BUDAPEST (AFP) - Max Verstappen remained bruised and unhappy with Lewis Hamilton despite clearing the air with him during a phone call following their spectacular crash at the British Grand Prix.
The championship leading Dutchman said he had received a call from Hamilton to talk about their opening lap collision, but declined to go into any detail, adding instead that he was more upset by the defending champion's post-race celebrations.
"One guy is in hospital, the other guy is waving the flag around like nothing has happened while you pushed the guy into the wall with 51Gs," he told a news conference on Thursday (July 29) ahead of this weekend's Hungarian Grand Prix.
"And not only that, just the whole reaction of the team. That's not how you celebrate a win. Especially a win - how they got it.
"That's what I found really disrespectful. In a way, it shows how they really are. It comes out after a pressure situation. I wouldn't want to be seen like that."
Verstappen distanced himself from claims made by his Red Bull team boss Christian Horner who accused seven-time champion Hamilton of "dirty driving".
"That's the first time I heard it like that. No, I think he just misjudged the moment in that corner."
He added that he felt the 10-second penalty given to Hamilton was too lenient.
"I don't think the penalty was correct because basically you take out your main rival and, especially with the speed we have in our cars, we are miles ahead of, let's say, the third-best team.
"We are easily 40, 50 seconds ahead in normal conditions. So, a 10 second penalty doesn't do anything so definitely that penalty should have been more severe."
The Dutchman holds an eight-point lead over Hamilton ahead of the 11th race of the season on Sunday, subject to a possible review of the Silverstone result that could be triggered by Red Bull's attempt to persuade a stewards hearing, later on Thursday afternoon, that the penalty was insufficiently severe.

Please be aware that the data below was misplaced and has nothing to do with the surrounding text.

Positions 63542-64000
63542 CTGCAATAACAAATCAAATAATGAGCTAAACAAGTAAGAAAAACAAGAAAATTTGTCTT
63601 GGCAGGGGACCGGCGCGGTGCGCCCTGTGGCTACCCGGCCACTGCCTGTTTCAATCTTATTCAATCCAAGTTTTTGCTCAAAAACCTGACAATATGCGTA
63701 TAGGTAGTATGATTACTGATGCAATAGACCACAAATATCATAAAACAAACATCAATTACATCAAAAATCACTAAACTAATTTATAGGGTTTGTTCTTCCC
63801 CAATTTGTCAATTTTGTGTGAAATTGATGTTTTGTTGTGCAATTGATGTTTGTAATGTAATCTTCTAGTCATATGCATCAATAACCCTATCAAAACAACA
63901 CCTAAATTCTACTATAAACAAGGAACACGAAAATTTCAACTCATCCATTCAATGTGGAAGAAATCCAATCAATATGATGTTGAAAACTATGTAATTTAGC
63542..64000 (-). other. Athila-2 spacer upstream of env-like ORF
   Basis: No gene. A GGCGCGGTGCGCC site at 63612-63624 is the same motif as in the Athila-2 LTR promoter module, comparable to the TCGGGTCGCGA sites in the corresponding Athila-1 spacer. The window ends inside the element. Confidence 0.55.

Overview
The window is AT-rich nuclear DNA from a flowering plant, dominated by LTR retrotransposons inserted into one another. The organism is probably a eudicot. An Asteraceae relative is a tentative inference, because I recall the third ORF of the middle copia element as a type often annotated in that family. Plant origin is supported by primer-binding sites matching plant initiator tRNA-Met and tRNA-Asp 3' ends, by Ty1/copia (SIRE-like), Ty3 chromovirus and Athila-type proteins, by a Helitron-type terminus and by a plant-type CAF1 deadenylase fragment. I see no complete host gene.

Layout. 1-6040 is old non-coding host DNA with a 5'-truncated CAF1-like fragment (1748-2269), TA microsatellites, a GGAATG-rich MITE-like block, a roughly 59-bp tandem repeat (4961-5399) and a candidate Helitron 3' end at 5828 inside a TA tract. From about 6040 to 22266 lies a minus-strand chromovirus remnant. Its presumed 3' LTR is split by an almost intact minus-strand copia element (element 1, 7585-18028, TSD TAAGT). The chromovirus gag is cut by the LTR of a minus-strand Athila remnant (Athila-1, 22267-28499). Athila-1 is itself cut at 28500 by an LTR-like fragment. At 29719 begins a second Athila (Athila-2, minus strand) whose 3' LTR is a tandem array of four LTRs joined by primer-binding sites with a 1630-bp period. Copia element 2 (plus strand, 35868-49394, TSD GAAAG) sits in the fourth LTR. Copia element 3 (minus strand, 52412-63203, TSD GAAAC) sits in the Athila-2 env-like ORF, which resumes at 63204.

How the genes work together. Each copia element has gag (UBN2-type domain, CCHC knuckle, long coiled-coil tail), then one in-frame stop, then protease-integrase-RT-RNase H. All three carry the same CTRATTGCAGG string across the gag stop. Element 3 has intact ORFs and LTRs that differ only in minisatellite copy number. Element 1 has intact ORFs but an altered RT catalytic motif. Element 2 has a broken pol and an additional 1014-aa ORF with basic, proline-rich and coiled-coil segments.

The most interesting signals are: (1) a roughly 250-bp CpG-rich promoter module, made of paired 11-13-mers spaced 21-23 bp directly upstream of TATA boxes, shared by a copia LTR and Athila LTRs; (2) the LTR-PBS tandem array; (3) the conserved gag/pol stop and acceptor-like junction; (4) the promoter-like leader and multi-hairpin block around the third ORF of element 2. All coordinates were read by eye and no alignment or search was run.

Verstappen's former Red Bull team-mate Daniel Ricciardo said he had seen nothing that was "out of line" in the incident and suggested it was a racing incident.
"Watching Max's on-board, there was room on the inside," he said.
"Of course, they were racing hard, but I would still say hard but fair through those phases of corners."
Hamilton's compatriot George Russell of Williams, who replaced him when he missed the Sakhir Grand Prix with Covid-19 last season, said he saw no malice in the collision.
"In my view, that was absolutely a racing incident," said Russell.
"There are no sort of rules in that aspect that can say who is right or who is wrong, because it's just one of those things. Sometimes, there is no right or wrong, it's just a racing incident.
"Lewis is one of the cleanest and fairest racers out there, always, and there was nothing malicious in the attempt because there was a clear opportunity."